By the time Davis enrolled in the fall of 1988, Williams had accepted the head coaching position at Kansas. He never had the chance to coach Davis as a Tar Heel.
But nearly 25 years later, Williams had a different type of recruiting pitch for Davis.
In March, one of Williams’ assistants, Jerod Haase, took the head coaching job at the University of Alabama-Birmingham and opened up a hole in the UNC coaching staff.
“I didn’t enjoy going through the process of losing Jerod and didn’t enjoy going through the process of having to hire somebody,” Williams said in June at his annual summer press conference.
“I haven’t interviewed anybody in a long, long time. I can’t remember the last time I did interview anybody. Because anytime there’s been a change in my staff I’ve had one person in mind that I talked to and he said yes — and that’s what happened this time.”
In Davis’ mind, there was only one answer, but knew he had to clear it with a few people first.
He had always wanted to be a coach, and the weight of Williams’ offer overwhelmed him. On his drive home his eyes filled with tears.
“I came into my house and my wife was like, ‘What just happened!’” Davis said. “I told her sit down at the table and I told her what coach Williams asked me and she started crying and we were just drawn back, so surprised. We prayed about it and we felt like this is where Jesus wanted us to go.”
So on May 2, Davis, who had spent the last seven years as a college basketball analyst for ESPN, began his coaching career at the same school where he began his playing career.
As a player, Davis developed a reputation as a jumpshooter and still holds the highest career 3-point percentage in program history. He also holds the school record for most 3-pointers made in a single ACC game with eight in a contest against Florida State in his senior year. Six of them came in the second half.
That perimeter prowess helped the Tar Heels to two ACC Tournament Championships and back to the Final Four for the first time since 1982.
Davis said that Final Four team in 1991 was the best team he ever played on. Including himself, eight players from that team had careers in the NBA.
“Not only were we good, we were all best friends,” he said. “We had great chemistry, everybody knew their roles, everybody accepted their roles, and everyone saw the value in what the other person brought to the table. And I think that’s what made that team great.
“If our team resembles that this year, it’s going to be a very special year.”
But this year’s team doesn’t resemble that team much at all.
In 1991, Davis had three teammates — Eric Montross, Matt Wenstrom and Kevin Salvadori — that stood at least seven feet tall. The 2012-13 Tar Heels don’t have a player taller than six-foot-ten.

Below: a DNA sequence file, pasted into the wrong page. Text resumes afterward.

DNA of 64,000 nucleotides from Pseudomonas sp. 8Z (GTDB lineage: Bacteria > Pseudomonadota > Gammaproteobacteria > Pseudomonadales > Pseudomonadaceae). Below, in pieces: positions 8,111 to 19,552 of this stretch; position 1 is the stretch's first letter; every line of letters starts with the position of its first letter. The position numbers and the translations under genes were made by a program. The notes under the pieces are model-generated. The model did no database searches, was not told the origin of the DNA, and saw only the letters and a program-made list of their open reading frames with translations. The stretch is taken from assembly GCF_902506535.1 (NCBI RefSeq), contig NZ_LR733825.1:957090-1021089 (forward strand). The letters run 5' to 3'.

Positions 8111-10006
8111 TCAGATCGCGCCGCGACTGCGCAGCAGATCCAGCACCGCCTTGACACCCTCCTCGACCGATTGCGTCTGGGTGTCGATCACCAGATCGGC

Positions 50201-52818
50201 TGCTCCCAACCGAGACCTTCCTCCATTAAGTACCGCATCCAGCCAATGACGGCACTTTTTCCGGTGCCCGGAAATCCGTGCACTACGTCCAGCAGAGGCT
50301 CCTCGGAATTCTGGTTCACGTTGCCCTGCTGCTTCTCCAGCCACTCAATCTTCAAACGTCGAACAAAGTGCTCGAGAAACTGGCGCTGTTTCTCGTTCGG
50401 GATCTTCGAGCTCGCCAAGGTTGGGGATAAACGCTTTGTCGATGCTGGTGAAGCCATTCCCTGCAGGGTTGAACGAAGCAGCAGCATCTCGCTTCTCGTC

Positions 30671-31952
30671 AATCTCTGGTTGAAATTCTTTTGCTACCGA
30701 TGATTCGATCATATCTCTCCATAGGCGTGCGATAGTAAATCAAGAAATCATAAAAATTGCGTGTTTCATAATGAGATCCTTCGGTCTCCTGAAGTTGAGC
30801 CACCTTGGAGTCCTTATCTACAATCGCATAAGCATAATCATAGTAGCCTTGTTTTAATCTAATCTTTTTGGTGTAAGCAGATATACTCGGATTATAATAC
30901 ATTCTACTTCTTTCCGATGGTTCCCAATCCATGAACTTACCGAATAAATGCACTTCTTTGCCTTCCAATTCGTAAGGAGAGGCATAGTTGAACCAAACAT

That’s no secret to this year’s team either.
“I think we’ll be a quick team, a more guard-oriented team,” junior guard Reggie Bullock said in June.
“We’re still going to go back to our basics and get the ball inside but we know that the guards are going to have to step up a lot this season.”
And who better to help those guards than one of the best shooters in North Carolina history?
“You know he’s a shooter, I’m a shooter so he tells me what I need to work on in my shot,” Bullock said. “He’s just been helping me a lot offensively with my basketball game.”
But Davis said he has more to offer than just some technical adjustments.
He learned keys to success in basketball from one of the most revered college coaches in the history of the game. Those include the right preparation, organization, communication and having the right mind set.
“I’m just going to talk to them about my experience,” Davis said. “I had a great conversation with Dexter (Strickland) two days ago. He’s the only senior on this team; I was the only senior on my team. So we had a great conversation about the importance of leadership, being the only senior, the responsibilities of a senior leader vocally, being an example.
“We were able to relate to that, together, at the same place 20 years later … I thought that was really cool.”
When this season starts, Davis will already be half a year into his career as an assistant coach. This summer, he said, Williams has put him up to a little bit of everything from recruiting to tracking classes of the athletes.
In addition to his duties on the bench with Williams, Davis will be assisting C.B. McGrath with the junior varsity team, giving him more time to reach his only goal for this year — to learn.
“The only thing on my mind is just trying to learn and trying to do my job to the best of my ability,” he said with a smile, “and enjoy myself.”
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